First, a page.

Today’s photo of Georgia-coast traces – similar to yesterday’s about sea turtles connecting to the land through their traces – shows how other marine animals depend on landward environments of the Georgia barrier islands for their livelihoods. In this instance, marine clams require trees to give them homes, and these clams leave marks of their dependency for us to see on formerly forest flotsam that made its way back to land.
A piece of driftwood rendered holey by abundant and active wood-drilling marine bivalves, some of which also left their bodies in their former homes. These borings are probably all the work of wedge piddocks (Martesia cuneiformis), which settled onto the wood as wee little clams (larvae, actually), then started drilling.(Photograph by Anthony Martin, taken on Jekyll Island, Georgia.)
After the larvae of these clams latched onto these woody substrates – whether these were floating on ocean currents or sunken on sea bottoms – they then lived out their lives drilling into the wood. They drill into wood by rotating or otherwise moving their ridged shells against the hard substrate, like a self-propelled screw.
A few species of wood-drilling clams – sometimes nicknamed “shipworms,” despite their molluscan heritage – actually eat the wood for food. But others, including wedge piddocks, are just making tight, secure homes, similar to how some animals make snug burrows for themselves. Once in a while we get to see the handiwork of these clams in pieces of wood that wash up on Georgia shorelines, a special delivery brought to us by tides and waves.
Wood-boring clams probably evolved about 150-200 million years ago during the Mesozoic Era, and their trace fossils are common in fossil driftwood from the Jurassic Period to just recently. For marine clams to start drilling into wood – whether for food, homes, or both – is pretty remarkable as a behavior, when you think about it evolving in response to the growth of forests on land. After all, bivalves lived in the world’s oceanscapes long before forests spread across landscapes, with the former starting in the Cambrian Period (more than 500 million years ago) and the latter starting in the Devonian Period (about 350 million years ago).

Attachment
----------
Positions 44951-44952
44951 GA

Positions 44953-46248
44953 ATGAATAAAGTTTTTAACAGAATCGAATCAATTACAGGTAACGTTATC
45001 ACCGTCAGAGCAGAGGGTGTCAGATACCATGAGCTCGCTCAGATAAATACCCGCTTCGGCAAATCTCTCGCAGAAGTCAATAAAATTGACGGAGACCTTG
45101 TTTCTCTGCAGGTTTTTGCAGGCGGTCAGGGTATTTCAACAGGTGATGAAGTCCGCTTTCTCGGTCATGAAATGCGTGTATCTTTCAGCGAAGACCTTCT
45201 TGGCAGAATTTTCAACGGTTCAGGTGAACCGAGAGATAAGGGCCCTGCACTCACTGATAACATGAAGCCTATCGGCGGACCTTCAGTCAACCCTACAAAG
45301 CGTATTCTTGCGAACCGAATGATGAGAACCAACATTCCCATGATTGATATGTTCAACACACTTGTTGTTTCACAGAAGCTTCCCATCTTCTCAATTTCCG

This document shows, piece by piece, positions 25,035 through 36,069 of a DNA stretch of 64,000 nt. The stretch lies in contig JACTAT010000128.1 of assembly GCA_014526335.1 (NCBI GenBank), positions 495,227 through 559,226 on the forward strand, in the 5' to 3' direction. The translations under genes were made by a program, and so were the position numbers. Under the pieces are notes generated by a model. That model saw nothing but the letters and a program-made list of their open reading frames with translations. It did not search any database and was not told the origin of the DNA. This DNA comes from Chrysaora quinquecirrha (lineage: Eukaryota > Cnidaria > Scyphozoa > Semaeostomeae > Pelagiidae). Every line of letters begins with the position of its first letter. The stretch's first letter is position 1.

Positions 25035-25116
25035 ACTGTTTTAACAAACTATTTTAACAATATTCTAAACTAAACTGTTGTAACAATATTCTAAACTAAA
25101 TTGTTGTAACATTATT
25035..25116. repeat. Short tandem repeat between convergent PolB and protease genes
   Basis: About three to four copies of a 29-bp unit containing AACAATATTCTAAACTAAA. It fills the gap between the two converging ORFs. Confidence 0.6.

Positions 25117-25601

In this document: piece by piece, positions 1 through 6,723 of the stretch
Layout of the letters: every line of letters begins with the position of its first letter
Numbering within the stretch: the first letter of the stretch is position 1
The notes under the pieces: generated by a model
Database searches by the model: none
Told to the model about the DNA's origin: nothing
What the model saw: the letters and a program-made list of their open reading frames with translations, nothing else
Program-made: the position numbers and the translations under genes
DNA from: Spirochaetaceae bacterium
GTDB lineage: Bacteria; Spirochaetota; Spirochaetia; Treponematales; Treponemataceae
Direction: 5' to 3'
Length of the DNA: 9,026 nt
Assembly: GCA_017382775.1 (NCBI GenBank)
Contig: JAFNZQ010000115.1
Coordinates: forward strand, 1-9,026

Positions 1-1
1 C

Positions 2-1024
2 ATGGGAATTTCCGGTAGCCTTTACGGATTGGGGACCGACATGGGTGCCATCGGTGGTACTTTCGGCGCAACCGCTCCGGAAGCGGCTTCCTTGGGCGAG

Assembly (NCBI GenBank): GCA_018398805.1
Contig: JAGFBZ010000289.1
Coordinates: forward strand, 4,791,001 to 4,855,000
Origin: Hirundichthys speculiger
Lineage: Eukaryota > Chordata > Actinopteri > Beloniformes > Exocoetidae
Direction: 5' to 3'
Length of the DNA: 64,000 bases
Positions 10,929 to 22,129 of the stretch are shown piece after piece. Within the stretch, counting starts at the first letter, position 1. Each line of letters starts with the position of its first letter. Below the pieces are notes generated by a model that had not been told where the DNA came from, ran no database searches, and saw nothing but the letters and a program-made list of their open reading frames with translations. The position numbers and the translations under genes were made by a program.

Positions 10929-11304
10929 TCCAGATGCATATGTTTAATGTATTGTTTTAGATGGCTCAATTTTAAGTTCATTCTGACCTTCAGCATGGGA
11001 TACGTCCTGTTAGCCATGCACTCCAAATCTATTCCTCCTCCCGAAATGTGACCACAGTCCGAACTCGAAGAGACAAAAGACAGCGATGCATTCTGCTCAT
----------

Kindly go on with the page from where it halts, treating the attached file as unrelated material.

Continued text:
But it’s also interesting to think about how marine clams apparently did not take advantage of these terrestrial tissues for several hundred million years after wood first started floated out to sea. In contrast, mites, insects, and other land-dwelling invertebrates began chewing wood right away, and consequently left their own distinctive traces (mentioned last week with beetle borings). But thanks to trace fossils, we can better tell when terrestrial animals commenced wood-eating behaviors, and when certain marine clams began mixing their traces with those of their land-lubbing compatriots.
Martesia cuneiformis (Say, 1822) Wedge Piddock. Jaxshells.org, by Bill Frank, images by Joel Wooster.
The Second World That Forms on Sunken Trees. Ed Yong, Not Exactly Rocket Science, National Geographic Phenomena.
Wood: It’s What’s For Dinner. Craig McClain, Deep Sea News.
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